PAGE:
Through the digital world, people can attain real power to speak beyond their own biological and geographical constrains. Erstwhile unknown singers and performers can become famous practically overnight with a well placed YouTube video. And haters can press the right button at the most vulnerable time so that Americans missions would go up in flame.

Nation states are being stunned by the swiftness with the social media change the outcome of world events are struggling to cope. Excited copycats, after all, are waiting in the wing. Why not make a false video showing Japanese killing Chinese fishermen on Dao Yu island as to incite Chinese patriotism? Why not show blurry videos of Pakistani soldiers raping Hindu women in Kashmir as to create riots? And why not film the always guarantee to incite: Burning of sacred religious texts of any major religion? The list is endless.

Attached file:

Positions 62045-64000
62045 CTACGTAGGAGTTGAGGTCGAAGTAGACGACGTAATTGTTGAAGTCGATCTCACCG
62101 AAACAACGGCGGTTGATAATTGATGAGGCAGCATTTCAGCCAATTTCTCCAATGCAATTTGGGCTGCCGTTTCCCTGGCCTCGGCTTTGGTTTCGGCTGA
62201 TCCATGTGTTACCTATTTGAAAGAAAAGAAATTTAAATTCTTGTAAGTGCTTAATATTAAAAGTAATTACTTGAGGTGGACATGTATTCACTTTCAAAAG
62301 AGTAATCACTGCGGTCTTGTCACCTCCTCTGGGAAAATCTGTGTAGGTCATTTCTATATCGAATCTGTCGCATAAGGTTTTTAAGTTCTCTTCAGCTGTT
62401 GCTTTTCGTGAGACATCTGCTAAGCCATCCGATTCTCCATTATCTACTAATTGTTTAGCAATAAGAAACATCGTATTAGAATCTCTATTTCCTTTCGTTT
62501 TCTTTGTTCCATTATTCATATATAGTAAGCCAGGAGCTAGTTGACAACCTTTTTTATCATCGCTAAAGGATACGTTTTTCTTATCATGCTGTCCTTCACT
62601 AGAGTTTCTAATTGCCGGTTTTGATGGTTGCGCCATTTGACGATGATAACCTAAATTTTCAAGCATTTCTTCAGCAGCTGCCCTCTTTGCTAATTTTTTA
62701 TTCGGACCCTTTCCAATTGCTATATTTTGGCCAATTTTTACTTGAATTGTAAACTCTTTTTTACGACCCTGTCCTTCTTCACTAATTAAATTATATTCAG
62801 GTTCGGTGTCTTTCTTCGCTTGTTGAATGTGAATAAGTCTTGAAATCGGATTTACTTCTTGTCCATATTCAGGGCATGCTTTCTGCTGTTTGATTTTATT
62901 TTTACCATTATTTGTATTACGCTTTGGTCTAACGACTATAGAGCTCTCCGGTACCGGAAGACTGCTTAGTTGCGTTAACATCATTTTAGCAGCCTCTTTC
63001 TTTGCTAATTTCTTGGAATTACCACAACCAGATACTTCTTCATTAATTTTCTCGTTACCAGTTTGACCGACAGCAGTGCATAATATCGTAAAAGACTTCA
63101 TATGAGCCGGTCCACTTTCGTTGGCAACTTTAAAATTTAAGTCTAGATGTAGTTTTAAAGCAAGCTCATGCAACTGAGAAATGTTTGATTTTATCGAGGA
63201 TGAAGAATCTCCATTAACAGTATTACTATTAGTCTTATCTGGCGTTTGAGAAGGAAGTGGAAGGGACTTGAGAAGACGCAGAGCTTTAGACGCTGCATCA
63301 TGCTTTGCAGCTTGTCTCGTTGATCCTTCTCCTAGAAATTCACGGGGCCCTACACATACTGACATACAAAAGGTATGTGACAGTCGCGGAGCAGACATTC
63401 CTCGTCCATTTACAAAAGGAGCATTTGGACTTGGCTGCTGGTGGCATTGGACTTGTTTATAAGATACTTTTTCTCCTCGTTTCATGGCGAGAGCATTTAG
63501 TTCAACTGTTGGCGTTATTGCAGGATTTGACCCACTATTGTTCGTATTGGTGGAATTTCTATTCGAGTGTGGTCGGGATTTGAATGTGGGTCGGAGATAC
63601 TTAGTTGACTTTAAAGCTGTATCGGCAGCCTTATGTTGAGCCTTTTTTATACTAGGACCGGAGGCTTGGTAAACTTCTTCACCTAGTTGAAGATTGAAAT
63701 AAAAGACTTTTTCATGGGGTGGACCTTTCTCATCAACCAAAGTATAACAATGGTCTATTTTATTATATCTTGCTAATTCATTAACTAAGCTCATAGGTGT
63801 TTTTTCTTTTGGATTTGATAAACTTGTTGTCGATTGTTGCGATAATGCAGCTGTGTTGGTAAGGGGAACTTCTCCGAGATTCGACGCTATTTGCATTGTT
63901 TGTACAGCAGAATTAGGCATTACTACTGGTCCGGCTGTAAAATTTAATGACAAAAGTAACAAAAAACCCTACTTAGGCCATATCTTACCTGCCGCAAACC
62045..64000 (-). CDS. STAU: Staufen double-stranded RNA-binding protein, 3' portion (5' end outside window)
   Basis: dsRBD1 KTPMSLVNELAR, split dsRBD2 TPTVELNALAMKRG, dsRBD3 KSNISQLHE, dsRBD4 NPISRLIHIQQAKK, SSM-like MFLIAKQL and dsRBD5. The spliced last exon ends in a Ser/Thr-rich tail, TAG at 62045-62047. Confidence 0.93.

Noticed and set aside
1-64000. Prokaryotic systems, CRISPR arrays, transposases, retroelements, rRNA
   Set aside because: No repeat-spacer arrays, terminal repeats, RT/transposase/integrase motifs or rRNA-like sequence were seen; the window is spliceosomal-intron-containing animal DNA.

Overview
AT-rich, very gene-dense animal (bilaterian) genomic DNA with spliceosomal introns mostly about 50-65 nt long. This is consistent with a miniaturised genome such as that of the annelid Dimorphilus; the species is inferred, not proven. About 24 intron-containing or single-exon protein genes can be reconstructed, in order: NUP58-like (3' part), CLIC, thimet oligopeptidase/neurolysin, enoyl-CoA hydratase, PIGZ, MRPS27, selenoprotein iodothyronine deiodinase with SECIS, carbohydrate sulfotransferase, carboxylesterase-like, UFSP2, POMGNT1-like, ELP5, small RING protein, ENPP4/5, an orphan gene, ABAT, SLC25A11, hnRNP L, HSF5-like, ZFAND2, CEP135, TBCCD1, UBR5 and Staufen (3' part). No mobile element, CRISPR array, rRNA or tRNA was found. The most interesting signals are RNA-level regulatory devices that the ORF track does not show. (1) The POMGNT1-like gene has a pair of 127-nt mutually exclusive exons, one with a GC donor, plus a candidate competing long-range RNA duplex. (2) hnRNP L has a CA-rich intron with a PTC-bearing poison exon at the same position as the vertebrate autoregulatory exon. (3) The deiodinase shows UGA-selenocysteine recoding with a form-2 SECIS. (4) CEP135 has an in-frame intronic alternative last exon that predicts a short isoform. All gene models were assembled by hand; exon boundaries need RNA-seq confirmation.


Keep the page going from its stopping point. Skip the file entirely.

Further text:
But to all who want to incite, be warned: Assange is now in virtual house arrest in London, living in a tiny space in the Ecuador's embassy, as he is a wanted man in the U.S. and elsewhere. Bouazizi is, of course, long dead. And this moronic filmmaker hiding somewhere in California no doubt will face lawsuit and arrest as well as death threats. He will learn soon enough: There's a price to high to pay if you want to incite in these global days. Still this amateur with a camera crew has made his point. No longer do head of states or sophisticated terrorist organizations have the monopoly to press those dangerous buttons. It would seem that those buttons are now available for those who want to spend $199 or, for faster uploads, $399 for the 64 GB version of the latest iPhone.

New America Media editor, Andrew Lam, is the author of "Perfume Dreams: Reflections on the Vietnamese Diaspora" and "East Eats West: Writing in two Hemispheres." His book of short stories, Birds of Paradise Lost, is due out in 2013.